Could have vs Could of

The phrase could have refers to something that was possible but did not occur in the past. In informal speech, it is contracted to could’ve, not could of.

If I’d known you were moving, I could have (could’ve) helped you pack.
If I’d known you were moving, I could of helped you pack.

If I hadn’t been sick, we could have (could’ve) seen that movie.
If I hadn’t been sick, we could of seen that movie.

I could have (could’ve) been a contender!
I could of been a contender!

 
Could have is never interchangeable with could of. However, the latter does exist: when could is followed by an expression that begins with of.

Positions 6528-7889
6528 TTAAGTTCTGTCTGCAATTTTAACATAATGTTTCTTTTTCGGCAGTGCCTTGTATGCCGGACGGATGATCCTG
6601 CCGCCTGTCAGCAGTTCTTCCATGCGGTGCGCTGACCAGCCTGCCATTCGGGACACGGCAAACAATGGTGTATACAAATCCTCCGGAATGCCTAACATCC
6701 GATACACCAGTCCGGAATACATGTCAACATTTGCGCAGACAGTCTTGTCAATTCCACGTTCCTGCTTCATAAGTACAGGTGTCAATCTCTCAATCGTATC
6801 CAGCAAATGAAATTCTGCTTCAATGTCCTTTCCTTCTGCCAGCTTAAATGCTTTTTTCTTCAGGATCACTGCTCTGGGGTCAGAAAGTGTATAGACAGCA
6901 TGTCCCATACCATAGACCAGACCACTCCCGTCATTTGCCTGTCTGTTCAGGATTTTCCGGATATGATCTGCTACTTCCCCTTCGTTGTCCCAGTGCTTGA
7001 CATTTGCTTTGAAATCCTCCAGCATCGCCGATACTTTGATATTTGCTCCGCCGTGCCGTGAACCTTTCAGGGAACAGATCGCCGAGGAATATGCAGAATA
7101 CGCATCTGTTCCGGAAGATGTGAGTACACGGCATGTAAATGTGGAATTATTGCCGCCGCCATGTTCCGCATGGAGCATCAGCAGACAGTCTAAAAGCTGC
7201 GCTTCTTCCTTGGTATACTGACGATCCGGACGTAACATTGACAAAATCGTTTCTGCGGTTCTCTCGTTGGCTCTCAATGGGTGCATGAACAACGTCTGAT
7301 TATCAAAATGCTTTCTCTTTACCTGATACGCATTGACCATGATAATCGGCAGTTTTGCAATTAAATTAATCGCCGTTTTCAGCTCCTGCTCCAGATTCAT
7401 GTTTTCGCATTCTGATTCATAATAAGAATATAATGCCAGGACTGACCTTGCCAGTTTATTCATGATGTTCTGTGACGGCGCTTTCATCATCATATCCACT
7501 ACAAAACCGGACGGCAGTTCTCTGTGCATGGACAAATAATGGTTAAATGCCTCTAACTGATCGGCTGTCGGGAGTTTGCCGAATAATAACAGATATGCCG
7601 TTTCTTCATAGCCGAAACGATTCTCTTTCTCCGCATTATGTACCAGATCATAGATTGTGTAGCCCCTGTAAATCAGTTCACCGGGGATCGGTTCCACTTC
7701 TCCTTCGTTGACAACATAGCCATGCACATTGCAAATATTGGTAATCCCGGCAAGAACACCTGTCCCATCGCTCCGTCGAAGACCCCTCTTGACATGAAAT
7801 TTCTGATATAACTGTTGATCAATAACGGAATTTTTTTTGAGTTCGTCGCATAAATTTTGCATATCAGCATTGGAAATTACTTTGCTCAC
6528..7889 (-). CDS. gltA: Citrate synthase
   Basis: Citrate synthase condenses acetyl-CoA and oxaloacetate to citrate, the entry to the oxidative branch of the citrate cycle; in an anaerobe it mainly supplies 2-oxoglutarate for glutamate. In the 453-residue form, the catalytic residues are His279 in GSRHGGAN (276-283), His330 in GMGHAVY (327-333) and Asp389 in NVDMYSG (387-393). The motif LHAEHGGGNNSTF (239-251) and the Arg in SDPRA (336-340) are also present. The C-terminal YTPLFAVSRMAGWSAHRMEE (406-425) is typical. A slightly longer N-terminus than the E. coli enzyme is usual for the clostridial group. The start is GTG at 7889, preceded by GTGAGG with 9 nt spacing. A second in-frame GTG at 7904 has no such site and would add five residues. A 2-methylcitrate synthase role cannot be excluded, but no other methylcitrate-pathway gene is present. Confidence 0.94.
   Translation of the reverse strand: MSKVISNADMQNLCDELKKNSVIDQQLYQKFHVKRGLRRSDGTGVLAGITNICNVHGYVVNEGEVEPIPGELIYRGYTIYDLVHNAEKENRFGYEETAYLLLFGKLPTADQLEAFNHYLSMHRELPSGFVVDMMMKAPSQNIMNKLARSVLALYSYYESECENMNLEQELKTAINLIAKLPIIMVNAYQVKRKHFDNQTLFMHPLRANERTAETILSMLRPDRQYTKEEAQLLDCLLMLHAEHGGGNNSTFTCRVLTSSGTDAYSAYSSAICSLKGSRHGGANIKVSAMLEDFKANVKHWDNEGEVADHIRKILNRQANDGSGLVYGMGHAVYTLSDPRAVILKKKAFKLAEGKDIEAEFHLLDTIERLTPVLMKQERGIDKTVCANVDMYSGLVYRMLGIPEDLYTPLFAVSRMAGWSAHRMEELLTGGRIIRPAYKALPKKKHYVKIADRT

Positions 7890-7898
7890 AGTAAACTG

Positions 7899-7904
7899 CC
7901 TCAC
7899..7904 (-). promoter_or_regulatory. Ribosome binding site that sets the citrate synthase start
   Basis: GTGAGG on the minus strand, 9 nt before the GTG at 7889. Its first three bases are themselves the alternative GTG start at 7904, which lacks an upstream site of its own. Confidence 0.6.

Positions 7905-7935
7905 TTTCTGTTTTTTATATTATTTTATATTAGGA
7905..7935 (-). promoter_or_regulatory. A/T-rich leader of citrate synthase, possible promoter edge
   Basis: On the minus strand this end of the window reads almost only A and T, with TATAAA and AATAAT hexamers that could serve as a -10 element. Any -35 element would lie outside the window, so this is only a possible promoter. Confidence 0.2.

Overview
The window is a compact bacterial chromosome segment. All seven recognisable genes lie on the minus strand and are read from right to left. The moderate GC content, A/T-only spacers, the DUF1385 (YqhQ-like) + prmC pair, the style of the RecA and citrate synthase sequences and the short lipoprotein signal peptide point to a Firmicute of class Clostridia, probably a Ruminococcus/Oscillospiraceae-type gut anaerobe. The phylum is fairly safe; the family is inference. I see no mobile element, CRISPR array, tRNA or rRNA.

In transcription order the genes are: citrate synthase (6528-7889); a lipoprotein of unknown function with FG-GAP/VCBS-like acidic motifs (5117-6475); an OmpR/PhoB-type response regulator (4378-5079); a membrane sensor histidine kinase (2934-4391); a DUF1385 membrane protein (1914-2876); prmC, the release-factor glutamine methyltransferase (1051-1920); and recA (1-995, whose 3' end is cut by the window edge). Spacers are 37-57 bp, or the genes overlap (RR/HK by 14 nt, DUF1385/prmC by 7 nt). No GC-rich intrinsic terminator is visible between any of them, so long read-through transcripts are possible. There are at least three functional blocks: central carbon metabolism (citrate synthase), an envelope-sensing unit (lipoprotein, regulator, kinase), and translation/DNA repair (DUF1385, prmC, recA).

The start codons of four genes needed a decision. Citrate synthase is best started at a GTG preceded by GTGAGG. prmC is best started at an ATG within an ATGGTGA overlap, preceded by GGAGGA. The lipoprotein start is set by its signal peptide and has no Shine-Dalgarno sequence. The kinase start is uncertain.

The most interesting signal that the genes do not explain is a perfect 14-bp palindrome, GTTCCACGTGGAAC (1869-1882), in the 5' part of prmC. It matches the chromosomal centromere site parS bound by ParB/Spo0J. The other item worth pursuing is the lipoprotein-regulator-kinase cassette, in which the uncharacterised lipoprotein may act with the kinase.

You could, of course, come with us.
Past: You could, of course, have come with us.

He could, of his own volition, decide to help us.
Past: He could, of his own volition, have decided to help us.

 
The Bottom Line

I suspect that the erroneous phrase "could of" is due to the very similar pronunciation of could’ve. I suppose I could’ve mentioned that earlier in this lesson, but where’s the fun in that?

 
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